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Capital Market

NGX, NG Clearing Hold Engagement Session With PFAs on Derivatives



Nigerian Exchange Limited Derivatives - Investors King

Nigerian Exchange (NGX) Limited continues to drive understanding of derivatives ahead of the launch of Exchange Traded Derivatives in the Nigerian capital market. On Thursday, 8 July 2021, NGX in collaboration with NG Clearing hosted a virtual engagement with Pension Fund Administrators (PFAs).

Speaking at the event, the Divisional Head, Trading Business, NGX, Mr. Jude Chiemeka stated, “In line with our committment to deepen the Nigerian capital market, NGX will introduce derivatives as a new asset class to the benefit of stakeholders, including PFAs. We are confident that derivatives will provide a greater pool of liquidity and the participation of PFAs in NGX derivatives market will not only allow PFAs to protect their positions but also benefit from various opportunities. That said, being the first line of contact for investors in the capital market, NGX is focused on educating market participants through workshops, webinar and conferences which will continue pre and post-product launch.

Mr. Chiemeka also highlighted three main elements which are critical to the success of any derivatives market and expounded on the efforts of NGX in ensuring these are in place. The areas are: market efficiency and integrity, financial safety and integrity, and customer protection (fair treatment of customers). He further stated, “Ahead of the launch of derivatives, The Exchange trading system, X-GEN, has been configured to trade derivatives products and there are rules governing order priority. Also, The Exchange has a robust market surveillance system – SMART – to monitor the market on a regular basis for any potentially manipulative behaviour of market participants.”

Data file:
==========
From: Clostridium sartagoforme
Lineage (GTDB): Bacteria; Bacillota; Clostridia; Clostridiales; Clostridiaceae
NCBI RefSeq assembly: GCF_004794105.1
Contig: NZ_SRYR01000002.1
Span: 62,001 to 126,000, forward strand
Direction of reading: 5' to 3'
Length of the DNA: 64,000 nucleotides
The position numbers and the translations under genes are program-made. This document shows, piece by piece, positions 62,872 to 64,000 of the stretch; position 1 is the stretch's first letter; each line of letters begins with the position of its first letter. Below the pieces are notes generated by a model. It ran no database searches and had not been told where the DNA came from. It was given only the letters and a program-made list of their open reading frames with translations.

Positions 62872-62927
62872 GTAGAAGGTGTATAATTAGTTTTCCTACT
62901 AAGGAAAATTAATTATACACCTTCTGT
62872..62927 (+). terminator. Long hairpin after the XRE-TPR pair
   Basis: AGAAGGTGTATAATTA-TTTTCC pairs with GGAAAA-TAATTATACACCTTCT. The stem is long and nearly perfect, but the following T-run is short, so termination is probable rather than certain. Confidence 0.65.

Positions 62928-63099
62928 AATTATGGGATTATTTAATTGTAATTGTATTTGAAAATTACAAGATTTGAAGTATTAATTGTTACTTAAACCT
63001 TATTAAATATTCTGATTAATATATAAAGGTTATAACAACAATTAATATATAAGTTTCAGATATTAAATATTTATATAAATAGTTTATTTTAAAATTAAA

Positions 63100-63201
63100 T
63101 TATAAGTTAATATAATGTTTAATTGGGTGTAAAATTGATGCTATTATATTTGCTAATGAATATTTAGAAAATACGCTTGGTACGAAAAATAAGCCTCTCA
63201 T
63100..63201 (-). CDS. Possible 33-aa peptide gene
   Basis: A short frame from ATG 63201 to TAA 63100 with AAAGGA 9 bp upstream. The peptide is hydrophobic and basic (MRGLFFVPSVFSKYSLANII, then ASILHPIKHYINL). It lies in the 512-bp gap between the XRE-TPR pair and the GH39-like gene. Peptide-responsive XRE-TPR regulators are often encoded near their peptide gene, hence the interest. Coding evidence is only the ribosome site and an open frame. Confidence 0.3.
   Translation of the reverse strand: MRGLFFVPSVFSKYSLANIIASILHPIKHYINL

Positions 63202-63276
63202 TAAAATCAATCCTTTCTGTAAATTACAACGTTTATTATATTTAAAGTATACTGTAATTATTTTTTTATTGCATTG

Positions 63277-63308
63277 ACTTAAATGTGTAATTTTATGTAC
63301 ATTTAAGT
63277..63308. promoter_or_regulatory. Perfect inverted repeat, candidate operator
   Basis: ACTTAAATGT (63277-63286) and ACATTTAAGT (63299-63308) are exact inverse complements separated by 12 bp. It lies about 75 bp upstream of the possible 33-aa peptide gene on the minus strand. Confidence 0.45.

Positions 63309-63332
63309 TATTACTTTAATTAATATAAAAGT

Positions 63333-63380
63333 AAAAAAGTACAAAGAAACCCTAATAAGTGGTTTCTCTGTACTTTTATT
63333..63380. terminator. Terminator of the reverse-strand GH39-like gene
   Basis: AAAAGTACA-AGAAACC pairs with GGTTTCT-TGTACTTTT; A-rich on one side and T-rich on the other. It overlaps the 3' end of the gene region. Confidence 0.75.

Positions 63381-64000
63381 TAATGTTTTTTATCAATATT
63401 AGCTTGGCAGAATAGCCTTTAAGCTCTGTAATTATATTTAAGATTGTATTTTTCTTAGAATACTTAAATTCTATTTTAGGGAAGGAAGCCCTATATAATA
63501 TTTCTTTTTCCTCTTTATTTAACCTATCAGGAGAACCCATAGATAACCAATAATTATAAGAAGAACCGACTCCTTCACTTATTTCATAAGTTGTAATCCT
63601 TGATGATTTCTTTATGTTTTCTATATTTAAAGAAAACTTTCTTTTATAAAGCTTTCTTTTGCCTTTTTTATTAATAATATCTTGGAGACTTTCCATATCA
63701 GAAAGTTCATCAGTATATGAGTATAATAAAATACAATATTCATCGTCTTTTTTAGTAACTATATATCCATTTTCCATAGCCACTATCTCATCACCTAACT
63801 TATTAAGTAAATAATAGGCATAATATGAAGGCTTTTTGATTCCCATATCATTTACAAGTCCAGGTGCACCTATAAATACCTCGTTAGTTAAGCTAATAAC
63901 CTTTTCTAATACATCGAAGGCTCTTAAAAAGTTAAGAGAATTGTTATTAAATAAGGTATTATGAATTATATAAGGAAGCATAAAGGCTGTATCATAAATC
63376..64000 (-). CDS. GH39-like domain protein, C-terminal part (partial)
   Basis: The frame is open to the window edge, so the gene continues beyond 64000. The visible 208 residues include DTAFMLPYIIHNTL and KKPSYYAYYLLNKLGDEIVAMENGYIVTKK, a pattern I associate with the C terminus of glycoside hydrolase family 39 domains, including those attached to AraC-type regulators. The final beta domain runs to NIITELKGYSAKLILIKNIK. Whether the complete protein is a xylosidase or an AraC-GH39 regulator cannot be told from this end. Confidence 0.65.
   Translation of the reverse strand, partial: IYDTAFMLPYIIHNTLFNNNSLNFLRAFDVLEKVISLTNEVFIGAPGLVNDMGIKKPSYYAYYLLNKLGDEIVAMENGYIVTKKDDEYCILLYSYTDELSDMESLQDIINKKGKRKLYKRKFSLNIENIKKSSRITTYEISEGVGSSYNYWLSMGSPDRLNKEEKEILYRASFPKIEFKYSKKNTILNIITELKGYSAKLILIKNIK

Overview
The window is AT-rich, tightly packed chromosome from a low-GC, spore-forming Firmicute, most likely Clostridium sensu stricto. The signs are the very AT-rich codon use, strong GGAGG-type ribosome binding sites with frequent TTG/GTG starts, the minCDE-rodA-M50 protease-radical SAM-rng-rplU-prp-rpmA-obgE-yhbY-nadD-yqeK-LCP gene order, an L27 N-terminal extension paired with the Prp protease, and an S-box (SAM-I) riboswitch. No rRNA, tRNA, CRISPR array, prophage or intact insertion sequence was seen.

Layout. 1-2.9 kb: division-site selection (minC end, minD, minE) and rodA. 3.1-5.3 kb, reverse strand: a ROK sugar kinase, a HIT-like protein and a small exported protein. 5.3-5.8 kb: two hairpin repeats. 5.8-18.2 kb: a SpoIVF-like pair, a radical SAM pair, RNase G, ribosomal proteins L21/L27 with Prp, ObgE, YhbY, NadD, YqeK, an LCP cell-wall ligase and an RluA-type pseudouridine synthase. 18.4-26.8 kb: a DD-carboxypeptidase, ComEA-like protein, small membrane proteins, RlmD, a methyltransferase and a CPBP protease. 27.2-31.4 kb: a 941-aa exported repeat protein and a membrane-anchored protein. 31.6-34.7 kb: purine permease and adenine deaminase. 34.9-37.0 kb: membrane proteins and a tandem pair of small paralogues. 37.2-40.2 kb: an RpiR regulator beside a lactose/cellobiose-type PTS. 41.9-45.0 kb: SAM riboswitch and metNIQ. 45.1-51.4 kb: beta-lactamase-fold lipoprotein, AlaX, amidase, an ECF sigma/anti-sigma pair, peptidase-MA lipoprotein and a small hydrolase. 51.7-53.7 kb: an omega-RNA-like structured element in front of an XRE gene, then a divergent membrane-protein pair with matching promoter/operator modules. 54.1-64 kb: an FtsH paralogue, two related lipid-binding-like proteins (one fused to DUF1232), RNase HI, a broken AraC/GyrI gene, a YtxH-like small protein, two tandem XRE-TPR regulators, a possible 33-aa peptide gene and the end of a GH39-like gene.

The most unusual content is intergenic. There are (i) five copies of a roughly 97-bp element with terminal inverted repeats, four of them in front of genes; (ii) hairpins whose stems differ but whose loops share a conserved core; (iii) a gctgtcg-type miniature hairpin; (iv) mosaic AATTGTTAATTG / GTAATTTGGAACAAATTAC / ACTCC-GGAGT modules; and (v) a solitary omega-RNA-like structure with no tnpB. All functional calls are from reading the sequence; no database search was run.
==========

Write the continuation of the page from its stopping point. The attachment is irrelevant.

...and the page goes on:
It would be recalled that NGX received approval for seven derivatives contracts from the Securities and Exchange Commission (SEC) on 28 June 2021. The approved contracts are: Access Bank Plc Stock Futures, Dangote Cement Plc Stock Futures, Guaranty Trust Bank Plc Stock Futures, MTN Nigeria Communications Plc Stock Futures, Zenith Bank Plc Stock Futures, NGX 30 Index Futures, and NGX Pension Index Futures.

Is the CEO/Founder of Investors King Limited. A proven foreign exchange research analyst and a published author on Yahoo Finance, Nasdaq,, Investorplace, and many more. He has over two decades of experience in global financial markets.

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Capital Market

Nigeria’s Debt Capital Markets: Robust Corporate Debt Issuance Will be Sustained Over 2023 and Beyond



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Corporate Debt Capital Issuance Recovered Over 2022

Following the sharp decline in corporate debt capital issuance over 2021 of 38%, a record NGN1.5 Trillion (USD 3.2 Billion) of debt was issued in Nigeria in 2022, representing a 133% increase year-on-year. Using FMDQ data, there is currently approximately NGN 2.1 Trillion (USD 4.6 Billion) of publicly issued nonfederal local currency debt capital outstanding; the majority being corporate bonds at 71% of total (NGN 1.5 Trillion, USD 3.3 Billion).

As of year-end 2022, GCR rated approximately 80% of outstanding publicly issued non-federal local currency debt in Nigeria. Debt capital issuance, specifically CP issuance, in Nigeria decreased significantly over 2021. As shown in figure 2, below, Nigerian corporates issued just NGN379 Billion (USD 824 Million) of CP over 2021 compared to a record NGN762 Billion (USD 1.66 Billion) of CP in 2020. The reduction in CP issuance reflected rising yields, and thus rising cost of funding, over 2021 from a very low base.